I did scout in the late winter but am planning to explore many new spots too.
I realize that probably means some days i won't even get set up but that is ok..This year i will not set up unless i think a deer will be by.
Fresh sign is what i will be looking for. I may do some low intrusive glassing to help locate decent bucks.
 

Goldentriangle85

Active Member
SH Member
Joined
Jan 6, 2019
Messages
125
Anytime I can get some me time away from the wife and 3 kids you better believe I’m doing something. Setting a camera, checking out a new area, asking permission. If you have the area dialed in then stay out but if you have an unanswered question that you think you might be able to solve then go for it.


Sent from my iPhone using Tapatalk
 

SETXsportsman6

Well-Known Member
SH Member
Joined
Sep 10, 2019
Messages
357
Location
South East Texas
I'm glad I found this post. This year is going to be a wayyy different experience for me than normal. I've predominantly hunted private since I was a kid. Timber company owned land dominates the hunting landscape in East Texas. But the clear cutting of nearly all of the remaining good woods drove me out of my lease. So I decided this year I'm going 100% public. Ive dabbled on the national forests here and there growing up, but usually just due to circumstance, not preference and never taken seriously.

Due to work, and my recently renewed love for fishing, I only made the time for scouting on one occasion, and that was approximately April or May if I remember right. I've done a little e-scouting here and there, but due to it being 99% thick canopy, Aerials don't offer much and I'm far from mastery when it comes to topo maps and patterning deer from them.

So with all of that said, I'm in the same boat, but with absolutely nothing to go off of from previous experiences. So my game plan is this, I have one day between now and the Texas opener to get in the woods and scout. Ive heard reports from friends that the white oaks are beginning to drop. Thankfully on my last scouting trip I took the time to drop some waypoints of a few isolated white oaks, red oaks etc. But theres a lot left on the table for scouting that needs to be done. I'll miss opening weekend due to working shift work, so my first opportunity will be the Tuesday morning following opening weekend when I get off of nights. By the time I make it up there it will be well into the morning so I plan to get to camp, set up and hit the woods. If I find something showing promise next Monday, I may choose to follow up on that. If I don't, I will scout all day until I find something that I feel is worth setting up on.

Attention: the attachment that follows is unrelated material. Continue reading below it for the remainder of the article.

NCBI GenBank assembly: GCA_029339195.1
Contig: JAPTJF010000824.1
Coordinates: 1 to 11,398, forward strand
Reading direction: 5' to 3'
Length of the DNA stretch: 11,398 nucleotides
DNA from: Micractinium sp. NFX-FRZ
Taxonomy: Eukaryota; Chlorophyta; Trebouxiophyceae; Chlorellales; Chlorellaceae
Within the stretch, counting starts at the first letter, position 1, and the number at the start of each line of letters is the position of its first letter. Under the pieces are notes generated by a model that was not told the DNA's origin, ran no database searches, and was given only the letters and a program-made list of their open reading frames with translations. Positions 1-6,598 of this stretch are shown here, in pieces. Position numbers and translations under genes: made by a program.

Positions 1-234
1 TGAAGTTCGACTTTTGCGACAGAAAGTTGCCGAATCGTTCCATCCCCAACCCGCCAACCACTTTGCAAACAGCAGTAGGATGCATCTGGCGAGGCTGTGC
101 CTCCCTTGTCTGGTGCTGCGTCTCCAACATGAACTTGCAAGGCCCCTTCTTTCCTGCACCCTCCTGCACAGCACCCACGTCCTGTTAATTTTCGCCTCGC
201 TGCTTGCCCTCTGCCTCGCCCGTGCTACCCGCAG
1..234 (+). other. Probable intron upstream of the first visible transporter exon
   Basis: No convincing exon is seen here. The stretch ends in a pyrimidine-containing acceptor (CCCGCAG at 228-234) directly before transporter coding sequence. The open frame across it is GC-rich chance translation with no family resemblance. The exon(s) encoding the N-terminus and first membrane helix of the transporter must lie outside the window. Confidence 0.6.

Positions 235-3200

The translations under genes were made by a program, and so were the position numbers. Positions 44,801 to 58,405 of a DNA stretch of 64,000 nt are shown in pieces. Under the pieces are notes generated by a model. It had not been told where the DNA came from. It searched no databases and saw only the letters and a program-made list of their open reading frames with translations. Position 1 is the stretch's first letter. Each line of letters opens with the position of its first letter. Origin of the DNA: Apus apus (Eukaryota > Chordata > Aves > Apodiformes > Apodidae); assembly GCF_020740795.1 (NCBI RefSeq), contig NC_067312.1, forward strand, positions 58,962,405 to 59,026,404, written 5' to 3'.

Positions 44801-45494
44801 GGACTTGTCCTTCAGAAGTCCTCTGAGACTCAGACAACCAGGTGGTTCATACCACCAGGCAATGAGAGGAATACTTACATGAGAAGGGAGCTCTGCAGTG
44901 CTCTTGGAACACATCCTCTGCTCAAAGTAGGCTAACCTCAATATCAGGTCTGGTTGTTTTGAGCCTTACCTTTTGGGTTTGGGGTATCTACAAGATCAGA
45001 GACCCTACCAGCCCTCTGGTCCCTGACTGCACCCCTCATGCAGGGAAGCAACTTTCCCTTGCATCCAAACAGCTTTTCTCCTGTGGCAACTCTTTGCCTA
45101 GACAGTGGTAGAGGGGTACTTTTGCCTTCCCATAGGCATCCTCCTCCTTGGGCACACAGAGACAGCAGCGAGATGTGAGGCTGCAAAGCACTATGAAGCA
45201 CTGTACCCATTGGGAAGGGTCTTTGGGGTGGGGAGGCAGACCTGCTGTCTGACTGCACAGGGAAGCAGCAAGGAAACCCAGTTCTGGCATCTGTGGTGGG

I'm planning to spend my time this season focused more or learning and less on killing. I'm more focused on learning to put the pieces of the puzzle together, than I am having the puzzle completed if you see where I'm going with that. At least that's the mentality that I'm taking into the woods with me on day 1. As far as I'm concerned we can all stumble into the woods, randomly set up and kill something. Sometimes it's just meant to be. I don't want to get lucky, I just want to get good.

Good luck to you! Follow up on here and let us know how you're season has been.
 

Bowmanmike

Well-Known Member
SH Member
Joined
Dec 15, 2019
Messages
711
I'm glad I found this post. This year is going to be a wayyy different experience for me than normal. I've predominantly hunted private since I was a kid. Timber company owned land dominates the hunting landscape in East Texas. But the clear cutting of nearly all of the remaining good woods drove me out of my lease. So I decided this year I'm going 100% public. Ive dabbled on the national forests here and there growing up, but usually just due to circumstance, not preference and never taken seriously.

Due to work, and my recently renewed love for fishing, I only made the time for scouting on one occasion, and that was approximately April or May if I remember right. I've done a little e-scouting here and there, but due to it being 99% thick canopy, Aerials don't offer much and I'm far from mastery when it comes to topo maps and patterning deer from them.

So with all of that said, I'm in the same boat, but with absolutely nothing to go off of from previous experiences. So my game plan is this, I have one day between now and the Texas opener to get in the woods and scout. Ive heard reports from friends that the white oaks are beginning to drop. Thankfully on my last scouting trip I took the time to drop some waypoints of a few isolated white oaks, red oaks etc. But theres a lot left on the table for scouting that needs to be done. I'll miss opening weekend due to working shift work, so my first opportunity will be the Tuesday morning following opening weekend when I get off of nights. By the time I make it up there it will be well into the morning so I plan to get to camp, set up and hit the woods. If I find something showing promise next Monday, I may choose to follow up on that. If I don't, I will scout all day until I find something that I feel is worth setting up on.